It was truly strange to start last week speaking to the author Richard Davenport-Hines about his book published to coincide with the centenary of Titanic’s demise, and end it talking about a ship sinking off the coast of Italy on Gordon Burns’ excellent BBC Radio Manchester show.
I was doing the paper review with Manchester Evening News’ Diary Editor Dianne Bourne, and we were struck by how nearly every front page made some sort of comparison with Titanic. In fact, most of the eye-witness accounts from survivors did too. While I very much doubt whether we’ll be marking 100 years of the Costa Concordia accident with books, memorial cruises and a Julian Fellowes mini-series, there are some similarities. The captain said the rock ‘shouldn’t have been there’, just as the iceberg shouldn’t have been there. Abandoning ship was much more problematic than it should have been. And perhaps most strikingly, there have been murmurs of discontent from the industry that these huge liners are unstable and sacrifice too much in the desire to squeeze in cabin space and shopping malls - just as the shipping lines of the early 20th century were dangerously obsessed with speed. As Davenport-Hines says, it was that obsession which in the end did for Titanic.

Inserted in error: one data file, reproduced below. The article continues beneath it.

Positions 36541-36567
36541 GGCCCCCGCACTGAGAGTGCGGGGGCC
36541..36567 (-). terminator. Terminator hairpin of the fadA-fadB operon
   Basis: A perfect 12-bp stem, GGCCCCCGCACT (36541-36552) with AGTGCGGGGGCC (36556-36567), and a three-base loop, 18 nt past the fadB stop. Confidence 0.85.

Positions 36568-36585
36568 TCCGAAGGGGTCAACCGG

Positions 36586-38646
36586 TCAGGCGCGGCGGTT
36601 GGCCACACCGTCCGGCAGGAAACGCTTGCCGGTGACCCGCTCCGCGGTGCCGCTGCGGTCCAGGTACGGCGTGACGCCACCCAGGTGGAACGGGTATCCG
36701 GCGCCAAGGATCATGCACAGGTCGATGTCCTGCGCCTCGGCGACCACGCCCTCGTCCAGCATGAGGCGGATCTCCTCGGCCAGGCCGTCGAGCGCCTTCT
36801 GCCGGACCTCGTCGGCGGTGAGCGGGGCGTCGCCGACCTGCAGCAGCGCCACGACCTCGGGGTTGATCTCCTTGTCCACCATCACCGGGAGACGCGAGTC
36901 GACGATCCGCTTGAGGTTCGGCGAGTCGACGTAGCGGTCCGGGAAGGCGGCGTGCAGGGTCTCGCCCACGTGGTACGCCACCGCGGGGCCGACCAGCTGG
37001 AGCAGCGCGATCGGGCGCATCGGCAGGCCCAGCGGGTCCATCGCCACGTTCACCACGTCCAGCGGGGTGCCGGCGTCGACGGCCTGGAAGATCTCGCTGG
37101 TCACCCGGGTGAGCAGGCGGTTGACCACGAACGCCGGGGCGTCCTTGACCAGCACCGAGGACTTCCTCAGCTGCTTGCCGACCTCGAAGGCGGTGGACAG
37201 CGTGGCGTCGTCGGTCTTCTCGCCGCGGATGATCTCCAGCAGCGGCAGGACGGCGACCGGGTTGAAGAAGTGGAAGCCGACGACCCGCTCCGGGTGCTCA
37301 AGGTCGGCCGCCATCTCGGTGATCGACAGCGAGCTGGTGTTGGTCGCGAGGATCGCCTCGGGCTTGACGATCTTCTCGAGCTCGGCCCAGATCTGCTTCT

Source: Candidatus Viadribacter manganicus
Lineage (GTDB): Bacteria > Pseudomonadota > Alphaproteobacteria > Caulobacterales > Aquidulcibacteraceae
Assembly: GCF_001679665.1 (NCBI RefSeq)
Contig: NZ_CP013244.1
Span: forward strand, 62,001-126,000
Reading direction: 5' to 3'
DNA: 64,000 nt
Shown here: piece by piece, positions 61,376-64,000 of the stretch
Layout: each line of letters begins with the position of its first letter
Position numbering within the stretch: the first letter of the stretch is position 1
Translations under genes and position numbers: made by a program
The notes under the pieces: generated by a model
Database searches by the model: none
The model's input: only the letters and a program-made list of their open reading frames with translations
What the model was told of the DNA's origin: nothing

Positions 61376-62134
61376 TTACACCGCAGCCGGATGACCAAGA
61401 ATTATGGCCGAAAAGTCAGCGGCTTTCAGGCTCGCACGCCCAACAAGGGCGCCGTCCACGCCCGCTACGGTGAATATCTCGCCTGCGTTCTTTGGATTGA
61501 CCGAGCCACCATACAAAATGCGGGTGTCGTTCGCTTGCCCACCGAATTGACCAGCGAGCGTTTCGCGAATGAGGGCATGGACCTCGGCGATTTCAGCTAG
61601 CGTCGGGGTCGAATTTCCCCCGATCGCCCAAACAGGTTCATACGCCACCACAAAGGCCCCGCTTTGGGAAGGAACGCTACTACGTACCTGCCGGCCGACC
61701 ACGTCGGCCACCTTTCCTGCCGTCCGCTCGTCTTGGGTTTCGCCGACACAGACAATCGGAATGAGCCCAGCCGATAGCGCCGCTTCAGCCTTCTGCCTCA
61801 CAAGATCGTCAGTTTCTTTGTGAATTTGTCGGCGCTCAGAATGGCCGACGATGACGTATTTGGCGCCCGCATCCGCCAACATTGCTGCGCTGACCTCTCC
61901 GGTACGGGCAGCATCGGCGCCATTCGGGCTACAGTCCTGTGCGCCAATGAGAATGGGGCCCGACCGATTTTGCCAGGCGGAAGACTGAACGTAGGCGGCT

Anyway, Davenport-Hines’ book Titanic Lives is fascinating, thought-provoking stuff – not least because it’s more of a social history of the people who made and travelled on Titanic rather than another investigation into why it sank. And Julian Fellowes likes it, which, currently, is quite the seal of approval.